Cardell Hayes found guilty of manslaughter in Will Smith murder trial

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Cardell Hayes is guilty of manslaughter in Will Smith trial.

A jury found Cardell Hayes guilty of manslaughter on Sunday night in New Orleans, hours after the prosecution and the defense completed their closing arguments and the jury began deliberations.

Hayes was accused of fatally shooting former New Orleans Saints star Will Smith in an alleged road rage incident.

The jury found Hayes guilty of manslaughter in the killing of Will Smith and attempted manslaughter of Raquel Smith, the NFL player's wife. He was found not guilty of aggravated criminal damage to property.

Smith, 34, died after an altercation with Hayes in New Orleans on April 9. He was found dead in his Mercedes SUV with the driver's door open, slumped over the driver's seat, according to The Associated Press.

Hayes can receive a possible sentence of up to 40 years in prison at his sentencing on Feb. 17, the Associated Press reported. Jurors opted for the lesser charge of manslaughter rather than the second-degree murder charge he faced, which would have carried a mandatory life sentence.

Racquel Smith said her "heart is full of gratitude," in a statement released after the verdict. She thanked the New Orleans Police Department and district attorney's office who "worked tirelessly," on her late husband's case.

The prosecution and defense painted different portraits of the incident that took place between the two men this past spring as the trial came to a close on Sunday.

"Will Smith played defense for the Saints but he was defenseless that night. Now it's your turn to play defense for him," Orleans Parish Assistant District Attorney Jason Napoli asserted today about the former Saints player in his closing arguments.

Napoli said that all of the bullets and casings found at the scene were from Hayes' gun, a statement that seems intended to refute Hayes' testimony that he heard Smith fire his own weapon. A loaded gun was found inside Smith's Mercedes SUV, according to police, but there was no evidence that the weapon had been fired.

Napoli also pointed to testimony from Kevin O'Neal, who was riding in Hayes' orange Hummer at the time of the incident. O'Neal testified on Thursday that there was no physical contact between the two parties during the incident.

However, Hayes testified that Smith punched him multiple times during the altercation.

According to local ABC affiliate WGNO, O'Neal said when they were at a red light and it turned green, Smith hit the brakes, causing Hayes' vehicle to hit Smith's. Police said the rear window of Smith's Mercedes SUV shattered from the impact.

Hayes is also charged with attempted second-degree murder for allegedly shooting and injuring Smith's wife, Racquel Smith, in the incident.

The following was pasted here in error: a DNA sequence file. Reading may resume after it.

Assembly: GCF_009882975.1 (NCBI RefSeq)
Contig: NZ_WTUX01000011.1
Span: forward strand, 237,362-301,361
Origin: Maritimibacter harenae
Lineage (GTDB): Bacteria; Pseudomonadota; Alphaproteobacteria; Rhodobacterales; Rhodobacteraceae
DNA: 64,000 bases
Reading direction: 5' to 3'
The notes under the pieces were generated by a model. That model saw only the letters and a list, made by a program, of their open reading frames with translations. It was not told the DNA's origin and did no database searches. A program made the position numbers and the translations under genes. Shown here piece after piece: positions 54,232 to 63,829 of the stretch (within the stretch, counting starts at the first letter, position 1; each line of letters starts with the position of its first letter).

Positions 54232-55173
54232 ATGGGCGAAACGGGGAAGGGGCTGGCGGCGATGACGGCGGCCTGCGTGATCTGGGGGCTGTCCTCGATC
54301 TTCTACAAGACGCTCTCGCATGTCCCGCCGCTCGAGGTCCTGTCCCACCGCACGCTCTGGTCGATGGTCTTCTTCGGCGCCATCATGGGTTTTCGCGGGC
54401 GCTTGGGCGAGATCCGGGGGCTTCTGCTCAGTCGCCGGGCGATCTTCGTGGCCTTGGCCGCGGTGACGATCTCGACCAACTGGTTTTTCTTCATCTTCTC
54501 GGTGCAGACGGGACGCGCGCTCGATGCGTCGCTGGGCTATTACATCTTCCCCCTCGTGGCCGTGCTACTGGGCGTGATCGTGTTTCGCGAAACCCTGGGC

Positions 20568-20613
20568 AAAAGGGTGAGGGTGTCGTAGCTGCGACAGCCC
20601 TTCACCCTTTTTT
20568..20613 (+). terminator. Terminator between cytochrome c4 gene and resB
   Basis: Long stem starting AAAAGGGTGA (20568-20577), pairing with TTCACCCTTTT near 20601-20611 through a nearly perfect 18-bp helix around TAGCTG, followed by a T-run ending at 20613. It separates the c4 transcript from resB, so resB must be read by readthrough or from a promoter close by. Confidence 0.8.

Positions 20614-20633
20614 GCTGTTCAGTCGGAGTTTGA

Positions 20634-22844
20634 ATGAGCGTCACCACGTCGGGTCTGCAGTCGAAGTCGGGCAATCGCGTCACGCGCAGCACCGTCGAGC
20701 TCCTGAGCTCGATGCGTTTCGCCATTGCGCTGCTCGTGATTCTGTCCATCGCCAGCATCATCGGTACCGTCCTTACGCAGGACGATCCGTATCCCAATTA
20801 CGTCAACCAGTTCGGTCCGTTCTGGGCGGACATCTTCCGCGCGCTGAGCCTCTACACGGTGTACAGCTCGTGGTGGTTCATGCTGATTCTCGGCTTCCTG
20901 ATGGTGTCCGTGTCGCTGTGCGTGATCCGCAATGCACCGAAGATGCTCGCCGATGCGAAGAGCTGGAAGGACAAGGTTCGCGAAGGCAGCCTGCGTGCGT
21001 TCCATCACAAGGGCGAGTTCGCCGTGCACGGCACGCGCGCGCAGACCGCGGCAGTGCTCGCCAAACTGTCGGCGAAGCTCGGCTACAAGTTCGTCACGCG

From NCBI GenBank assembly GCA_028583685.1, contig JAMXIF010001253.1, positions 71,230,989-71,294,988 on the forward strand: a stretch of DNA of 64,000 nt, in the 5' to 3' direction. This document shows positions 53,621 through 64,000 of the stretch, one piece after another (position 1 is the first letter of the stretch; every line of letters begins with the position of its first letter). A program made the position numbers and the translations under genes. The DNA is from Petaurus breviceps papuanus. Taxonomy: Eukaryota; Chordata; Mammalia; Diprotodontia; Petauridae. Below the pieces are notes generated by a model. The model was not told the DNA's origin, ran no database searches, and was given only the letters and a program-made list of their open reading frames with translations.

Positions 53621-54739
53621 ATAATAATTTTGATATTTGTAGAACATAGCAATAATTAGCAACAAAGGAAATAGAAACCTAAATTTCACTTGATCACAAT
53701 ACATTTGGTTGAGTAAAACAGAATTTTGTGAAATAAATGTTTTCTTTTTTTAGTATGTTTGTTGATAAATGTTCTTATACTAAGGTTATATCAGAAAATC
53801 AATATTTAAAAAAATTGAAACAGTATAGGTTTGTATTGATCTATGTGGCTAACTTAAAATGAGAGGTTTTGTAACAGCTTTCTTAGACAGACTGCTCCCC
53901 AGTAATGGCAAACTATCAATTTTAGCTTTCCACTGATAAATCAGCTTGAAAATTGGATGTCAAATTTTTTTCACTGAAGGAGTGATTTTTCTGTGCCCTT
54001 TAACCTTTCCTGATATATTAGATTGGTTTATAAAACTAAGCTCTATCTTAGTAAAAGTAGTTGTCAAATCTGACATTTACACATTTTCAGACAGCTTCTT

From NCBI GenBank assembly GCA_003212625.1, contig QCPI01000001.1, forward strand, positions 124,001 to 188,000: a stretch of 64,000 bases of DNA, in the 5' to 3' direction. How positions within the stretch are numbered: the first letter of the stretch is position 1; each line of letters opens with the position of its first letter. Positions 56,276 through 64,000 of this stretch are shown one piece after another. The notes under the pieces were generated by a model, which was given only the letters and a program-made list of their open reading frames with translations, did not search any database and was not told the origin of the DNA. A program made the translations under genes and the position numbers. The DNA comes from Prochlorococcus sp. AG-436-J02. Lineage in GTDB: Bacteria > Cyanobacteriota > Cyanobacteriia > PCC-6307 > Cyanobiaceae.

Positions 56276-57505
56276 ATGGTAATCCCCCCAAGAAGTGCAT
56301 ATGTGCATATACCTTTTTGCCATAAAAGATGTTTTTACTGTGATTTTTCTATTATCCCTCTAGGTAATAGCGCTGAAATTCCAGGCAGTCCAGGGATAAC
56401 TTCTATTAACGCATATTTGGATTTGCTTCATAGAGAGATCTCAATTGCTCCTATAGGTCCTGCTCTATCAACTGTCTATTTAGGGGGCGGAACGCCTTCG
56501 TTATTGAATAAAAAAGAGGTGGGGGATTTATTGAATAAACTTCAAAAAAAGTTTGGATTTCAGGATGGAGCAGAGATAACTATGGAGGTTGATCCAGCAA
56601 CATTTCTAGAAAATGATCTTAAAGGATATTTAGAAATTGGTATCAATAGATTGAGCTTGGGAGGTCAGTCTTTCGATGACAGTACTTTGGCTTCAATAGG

"Racquel Smith had to watch as the love of her life was murdered," Napoli said today.

Defense attorney John Fuller made an emotional and at times angry plea on behalf of Hayes in his closing arguments.

"Have you asked yourself what would happen if we treated this case the same, but the roles were reversed?" Fuller said, arguing that, in his opinion, if Smith had shot Hayes, this case would not have gone to trial. "Would anyone be sitting at this defense table? Change the variables and no one would be sitting here. Everyone knows that."

According to The Times-Picayune, Fuller previously said that his client felt threatened and was the victim of a hit-and-run by either Smith or Smith's friends who were driving in a separate car just moments before Hayes' Hummer was involved in an accident with Smith's Mercedes SUV. "My client was not the aggressor," Fuller said in a court appearance in April, The Times-Picayune reported.

Fuller also insinuated that witnesses who knew Smith lied about what happened, and suggested that the prosecution tried to focus on making the defense attorneys look bad.

"Y'all are really seeing how this [district attorney's] office operates!" he told the jury.

Fuller concluded by saying that Smith didn't deserve to die, but that he put Hayes in a position where he had to defend himself. "This boy acted in self-defense," he said, laying a hand on Hayes.

"You've got to make some tough decisions," Fuller told the jury. "The proper decision is 'not guilty' on all counts."

Assistant District Attorney Laura Rodrigue then delivered the state's rebuttal, accusing Fuller of seeming to think that this case was "about him."

She also denied Fuller's claim that there was "special treatment" for this case. "Every time a victim in this city comes forward, we take those cases as they are," she said.

Ultimately, she said the case comes down to "math and science." She said Hayes made no effort to slam on the brakes, "which means that crash is intentional." She also blasted Hayes' testimony that he was punched multiple times, saying there were no marks on his face. "Does that make sense?" she asked.

"This is about someone getting really mad. That's what this is about," Rodrigue said.

"You murdered him and continue to murder his memory," she added of Hayes' testimony in court. "... I know he won't die in vain. I know his death won't be considered justified."

She concluded: "Ladies and gentlemen, please do not throw math and science out the window."

ABC News' Emily Shapiro and the Associated Press contributed to this report.
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